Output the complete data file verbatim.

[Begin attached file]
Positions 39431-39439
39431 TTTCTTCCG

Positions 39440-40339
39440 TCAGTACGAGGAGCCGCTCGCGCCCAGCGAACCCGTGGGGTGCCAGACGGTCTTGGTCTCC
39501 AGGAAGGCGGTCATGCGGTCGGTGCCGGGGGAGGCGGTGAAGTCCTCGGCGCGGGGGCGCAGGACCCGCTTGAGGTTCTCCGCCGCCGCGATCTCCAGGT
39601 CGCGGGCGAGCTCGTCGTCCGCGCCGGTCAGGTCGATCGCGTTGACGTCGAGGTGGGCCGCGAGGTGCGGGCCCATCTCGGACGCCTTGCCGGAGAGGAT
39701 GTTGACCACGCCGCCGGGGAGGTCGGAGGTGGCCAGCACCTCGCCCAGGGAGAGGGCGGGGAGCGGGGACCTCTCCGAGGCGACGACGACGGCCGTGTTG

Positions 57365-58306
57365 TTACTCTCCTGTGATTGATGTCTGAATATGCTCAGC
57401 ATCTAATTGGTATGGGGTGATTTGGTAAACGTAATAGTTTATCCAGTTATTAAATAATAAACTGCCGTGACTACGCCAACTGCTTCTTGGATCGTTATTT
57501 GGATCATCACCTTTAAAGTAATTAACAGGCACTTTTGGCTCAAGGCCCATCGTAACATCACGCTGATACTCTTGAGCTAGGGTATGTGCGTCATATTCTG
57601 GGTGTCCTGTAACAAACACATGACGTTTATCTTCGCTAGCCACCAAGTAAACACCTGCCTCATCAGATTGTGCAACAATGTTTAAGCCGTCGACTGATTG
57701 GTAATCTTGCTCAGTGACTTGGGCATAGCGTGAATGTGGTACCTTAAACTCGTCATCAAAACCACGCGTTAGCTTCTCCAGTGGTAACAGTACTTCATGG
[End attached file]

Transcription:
Positions 39431-39439
39431 TTTCTTCCG

Positions 39440-40339
39440 TCAGTACGAGGAGCCGCTCGCGCCCAGCGAACCCGTGGGGTGCCAGACGGTCTTGGTCTCC
39501 AGGAAGGCGGTCATGCGGTCGGTGCCGGGGGAGGCGGTGAAGTCCTCGGCGCGGGGGCGCAGGACCCGCTTGAGGTTCTCCGCCGCCGCGATCTCCAGGT
39601 CGCGGGCGAGCTCGTCGTCCGCGCCGGTCAGGTCGATCGCGTTGACGTCGAGGTGGGCCGCGAGGTGCGGGCCCATCTCGGACGCCTTGCCGGAGAGGAT
39701 GTTGACCACGCCGCCGGGGAGGTCGGAGGTGGCCAGCACCTCGCCCAGGGAGAGGGCGGGGAGCGGGGACCTCTCCGAGGCGACGACGACGGCCGTGTTG

Positions 57365-58306
57365 TTACTCTCCTGTGATTGATGTCTGAATATGCTCAGC
57401 ATCTAATTGGTATGGGGTGATTTGGTAAACGTAATAGTTTATCCAGTTATTAAATAATAAACTGCCGTGACTACGCCAACTGCTTCTTGGATCGTTATTT
57501 GGATCATCACCTTTAAAGTAATTAACAGGCACTTTTGGCTCAAGGCCCATCGTAACATCACGCTGATACTCTTGAGCTAGGGTATGTGCGTCATATTCTG
57601 GGTGTCCTGTAACAAACACATGACGTTTATCTTCGCTAGCCACCAAGTAAACACCTGCCTCATCAGATTGTGCAACAATGTTTAAGCCGTCGACTGATTG
57701 GTAATCTTGCTCAGTGACTTGGGCATAGCGTGAATGTGGTACCTTAAACTCGTCATCAAAACCACGCGTTAGCTTCTCCAGTGGTAACAGTACTTCATGG